If food is stored for too long in the warehouse or on the shelves it can develop harmful bacteria and can lead to food poisoning. That’s not the type of customer feedback you want to read about in the papers. Make sure the whole team understand the different dates and other advice on the packaging of the food you sell whenever you offer food safety training.
Use-by dates are all about safety
Food must not be displayed, sold or eaten after its use-by date. Obviously, food that goes off quickly will have short use-by dates. That includes things like ready-washed salads and meat products. Other foods might have a much longer shelf life. Whatever the product, its use-by date only remains useful if it has been stored according to instructions. For example, it is not a good idea to unload frozen foods into a hot warehouse and leave them there for an hour or two before putting them into freezer cabinets. Chilled and frozen food must always be stored at the correct temperatures. Products that have partially de-frosted and then been frozen again can quickly develop bacteria, viruses and parasites.
Best before dates are all about quality
Some producers and sellers provide a ‘best before end’ (BBE) date alongside the use-by date. This date is there to give an indication of food quality. The food will remain safe to eat until its use-by date, but its texture and flavour may decline. A good example of this is bread. A soft and fluffy loaf might become firmer once its BBE date has passed but will still be safe to eat for a day or two. BBE dates are commonly found on frozen, dried and tinned foods and on a whole range of products stocked in some supermarkets. Just like use-by dates, BBE dates are only useful if the food has been stored correctly.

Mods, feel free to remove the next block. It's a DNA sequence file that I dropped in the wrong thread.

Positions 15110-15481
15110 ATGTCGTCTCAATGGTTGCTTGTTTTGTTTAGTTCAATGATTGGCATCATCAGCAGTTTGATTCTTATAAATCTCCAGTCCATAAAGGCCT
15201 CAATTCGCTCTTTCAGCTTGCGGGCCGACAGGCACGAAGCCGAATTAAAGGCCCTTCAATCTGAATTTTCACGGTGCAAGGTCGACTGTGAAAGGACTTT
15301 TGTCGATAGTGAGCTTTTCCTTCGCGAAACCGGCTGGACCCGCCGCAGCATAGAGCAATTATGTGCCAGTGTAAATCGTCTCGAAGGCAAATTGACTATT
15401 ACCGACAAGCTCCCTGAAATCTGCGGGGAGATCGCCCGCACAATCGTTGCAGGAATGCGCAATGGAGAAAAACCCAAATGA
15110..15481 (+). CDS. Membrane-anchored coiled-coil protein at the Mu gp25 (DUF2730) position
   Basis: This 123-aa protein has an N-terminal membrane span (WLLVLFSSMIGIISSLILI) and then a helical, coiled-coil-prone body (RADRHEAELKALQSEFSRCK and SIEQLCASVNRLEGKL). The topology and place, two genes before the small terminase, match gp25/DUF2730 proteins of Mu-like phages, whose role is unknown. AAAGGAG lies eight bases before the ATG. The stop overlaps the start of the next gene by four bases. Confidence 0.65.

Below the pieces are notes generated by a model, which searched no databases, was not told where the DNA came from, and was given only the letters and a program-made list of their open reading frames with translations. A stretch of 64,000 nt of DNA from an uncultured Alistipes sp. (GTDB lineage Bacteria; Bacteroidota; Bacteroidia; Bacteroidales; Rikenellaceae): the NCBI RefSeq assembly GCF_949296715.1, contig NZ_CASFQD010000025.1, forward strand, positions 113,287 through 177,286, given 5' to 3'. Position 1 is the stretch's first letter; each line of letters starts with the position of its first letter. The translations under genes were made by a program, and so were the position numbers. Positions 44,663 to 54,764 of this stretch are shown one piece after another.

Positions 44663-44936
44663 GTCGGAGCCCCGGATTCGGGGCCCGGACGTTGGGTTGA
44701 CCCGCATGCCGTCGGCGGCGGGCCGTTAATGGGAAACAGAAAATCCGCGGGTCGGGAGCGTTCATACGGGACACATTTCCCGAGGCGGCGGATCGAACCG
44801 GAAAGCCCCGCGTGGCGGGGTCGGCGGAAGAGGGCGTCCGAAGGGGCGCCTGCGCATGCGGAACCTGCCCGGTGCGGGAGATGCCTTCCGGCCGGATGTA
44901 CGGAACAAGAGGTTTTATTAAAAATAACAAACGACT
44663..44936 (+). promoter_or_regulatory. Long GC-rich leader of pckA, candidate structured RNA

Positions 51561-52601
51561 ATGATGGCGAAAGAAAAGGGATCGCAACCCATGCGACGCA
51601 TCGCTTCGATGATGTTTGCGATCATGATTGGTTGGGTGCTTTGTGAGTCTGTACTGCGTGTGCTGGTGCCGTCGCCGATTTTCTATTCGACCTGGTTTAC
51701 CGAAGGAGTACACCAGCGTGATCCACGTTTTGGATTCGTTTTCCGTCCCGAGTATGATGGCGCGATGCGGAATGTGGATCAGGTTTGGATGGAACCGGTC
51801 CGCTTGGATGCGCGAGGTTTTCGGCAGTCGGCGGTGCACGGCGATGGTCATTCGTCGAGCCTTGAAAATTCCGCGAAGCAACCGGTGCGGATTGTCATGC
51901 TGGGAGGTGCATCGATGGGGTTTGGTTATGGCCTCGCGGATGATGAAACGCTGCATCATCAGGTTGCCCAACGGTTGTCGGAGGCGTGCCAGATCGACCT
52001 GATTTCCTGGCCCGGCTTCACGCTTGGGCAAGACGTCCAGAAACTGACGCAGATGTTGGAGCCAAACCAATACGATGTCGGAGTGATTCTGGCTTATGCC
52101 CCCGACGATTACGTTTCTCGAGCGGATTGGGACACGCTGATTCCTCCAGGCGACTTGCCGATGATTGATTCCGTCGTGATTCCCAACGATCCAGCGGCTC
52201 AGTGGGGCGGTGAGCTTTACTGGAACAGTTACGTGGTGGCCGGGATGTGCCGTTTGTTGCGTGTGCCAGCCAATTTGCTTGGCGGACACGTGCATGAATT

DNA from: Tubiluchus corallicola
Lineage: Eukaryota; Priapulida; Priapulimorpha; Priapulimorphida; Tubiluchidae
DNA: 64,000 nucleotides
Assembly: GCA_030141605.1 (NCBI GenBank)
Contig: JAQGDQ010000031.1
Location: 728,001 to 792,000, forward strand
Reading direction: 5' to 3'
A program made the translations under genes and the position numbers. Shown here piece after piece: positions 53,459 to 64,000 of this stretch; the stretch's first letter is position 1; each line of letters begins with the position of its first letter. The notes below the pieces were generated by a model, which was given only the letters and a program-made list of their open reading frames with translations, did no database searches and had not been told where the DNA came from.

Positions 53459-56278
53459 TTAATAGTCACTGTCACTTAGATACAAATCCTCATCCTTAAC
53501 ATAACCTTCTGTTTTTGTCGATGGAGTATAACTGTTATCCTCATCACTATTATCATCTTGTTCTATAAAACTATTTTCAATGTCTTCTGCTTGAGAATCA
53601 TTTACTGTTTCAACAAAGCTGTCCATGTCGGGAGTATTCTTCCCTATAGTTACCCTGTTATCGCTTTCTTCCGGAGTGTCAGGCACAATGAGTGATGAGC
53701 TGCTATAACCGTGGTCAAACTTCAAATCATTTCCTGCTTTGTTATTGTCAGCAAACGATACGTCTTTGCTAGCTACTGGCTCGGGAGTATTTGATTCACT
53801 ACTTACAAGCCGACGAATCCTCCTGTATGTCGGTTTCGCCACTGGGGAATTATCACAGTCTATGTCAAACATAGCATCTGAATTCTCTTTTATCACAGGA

Food banks and charities
Just because an organisation is supplying food for free it does not mean that they can ignore food safety regulations. Food can smell and look normal even after its use-by date. It might still be contaminated. The bacteria that cause food poisoning are invisible, tasteless and odourless. Even if you think a foodstuff seems OK, handing out food after its use-by date puts others at risk.
In times of austerity, individual consumers sometimes question whether they can safely ignore the dates on food packaging. The truth is that if they do so they are gambling with their health. That’s a risk that any organisation involved with the production, preparation, making or selling of food cannot afford to take.